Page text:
It's not uncommon for the better athletes to elevate their game to a higher level come championship time.
The entire Friends girls lacrosse team did just that.
Senior midfielder Abby Corkum led six Quaker scorers with four goals and two assists, as Friends topped Glenelg Country, 18-6, in the Interscholastic Athletic Association of Maryland B Conference championship game at Stevenson University Sunday.
Corkum got plenty of assistance from her teammates. Junior midfielder Kailie Saudek scored four goals and junior Rachel Kehoe, sophomore Marli Caplan and freshman Irene Lunt each added three goals.
The Quakers' speed, stickwork and nearly unstoppable ball-control attack overmatched the Dragons (12-5).
"We have an offense that can bring six or seven goal scorers to the table," said Friends coach Mandi Hudson, whose team beat Glenelg Country, 12-7 and 13-10, during the regular season. "That's our M.O. We are not full of stars. We are a team of players."
Glenelg Country's Alyssa Arnold (3 goals) scored the game-opening goal by beating two defenders and goalie Rose Woolson (8 saves).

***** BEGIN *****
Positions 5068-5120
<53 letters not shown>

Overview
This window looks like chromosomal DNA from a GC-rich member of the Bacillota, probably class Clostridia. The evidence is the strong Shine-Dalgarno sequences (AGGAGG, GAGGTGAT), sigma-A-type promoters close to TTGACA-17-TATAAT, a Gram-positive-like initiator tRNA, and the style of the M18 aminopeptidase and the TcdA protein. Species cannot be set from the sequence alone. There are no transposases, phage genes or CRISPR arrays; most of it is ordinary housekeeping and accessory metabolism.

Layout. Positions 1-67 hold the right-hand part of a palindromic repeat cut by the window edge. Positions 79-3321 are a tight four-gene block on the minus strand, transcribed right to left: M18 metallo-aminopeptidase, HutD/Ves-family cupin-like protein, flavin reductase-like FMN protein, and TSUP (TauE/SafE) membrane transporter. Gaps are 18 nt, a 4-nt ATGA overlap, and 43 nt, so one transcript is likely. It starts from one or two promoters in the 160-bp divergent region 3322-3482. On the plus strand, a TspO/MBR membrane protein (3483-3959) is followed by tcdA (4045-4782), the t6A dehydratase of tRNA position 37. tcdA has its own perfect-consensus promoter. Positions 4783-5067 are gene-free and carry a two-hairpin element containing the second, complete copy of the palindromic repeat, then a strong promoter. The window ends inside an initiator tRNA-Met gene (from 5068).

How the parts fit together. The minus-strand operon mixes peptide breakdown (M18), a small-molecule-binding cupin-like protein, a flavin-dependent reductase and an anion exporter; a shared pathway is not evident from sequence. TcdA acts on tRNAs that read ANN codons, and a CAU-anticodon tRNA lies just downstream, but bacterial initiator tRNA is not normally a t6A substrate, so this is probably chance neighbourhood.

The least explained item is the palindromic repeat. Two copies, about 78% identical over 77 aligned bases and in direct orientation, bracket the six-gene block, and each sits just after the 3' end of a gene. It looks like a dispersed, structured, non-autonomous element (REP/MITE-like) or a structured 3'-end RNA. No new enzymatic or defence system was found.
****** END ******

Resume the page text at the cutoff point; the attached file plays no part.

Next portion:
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After Lunt tied it at 1-1 about two minutes into play, Kehoe weaved through a cluster of defenders and scored on a low shot to put the Quakers (17-1) ahead to stay.
Those two goals got Friends rolling and started an explosive 10-0 run as Kehoe, a midfielder and UMBC recruit, had three during that stretch.
Dragons' freshman attacker Julia Sheehan broke nearly a 15-minute scoring drought when came from behind the net and found the back of the cage with 9:02 remaining to trim the lead to 10-2.
Glenelg Country looked flat in the first half and trailed 11-3 at the intermission.
"We just couldn't get it going," Dragons' coach Paige Walton said. "Once we had the ball, we turned it over. They would get it, come down and score. They finished almost all of their shots."
Lunt and Caplan had goals in the first five minutes of the second half to give the Quakers a 13-3 advantage and force a running clock the rest of the way.
"We a played a complete game from the very beginning," Corkum said.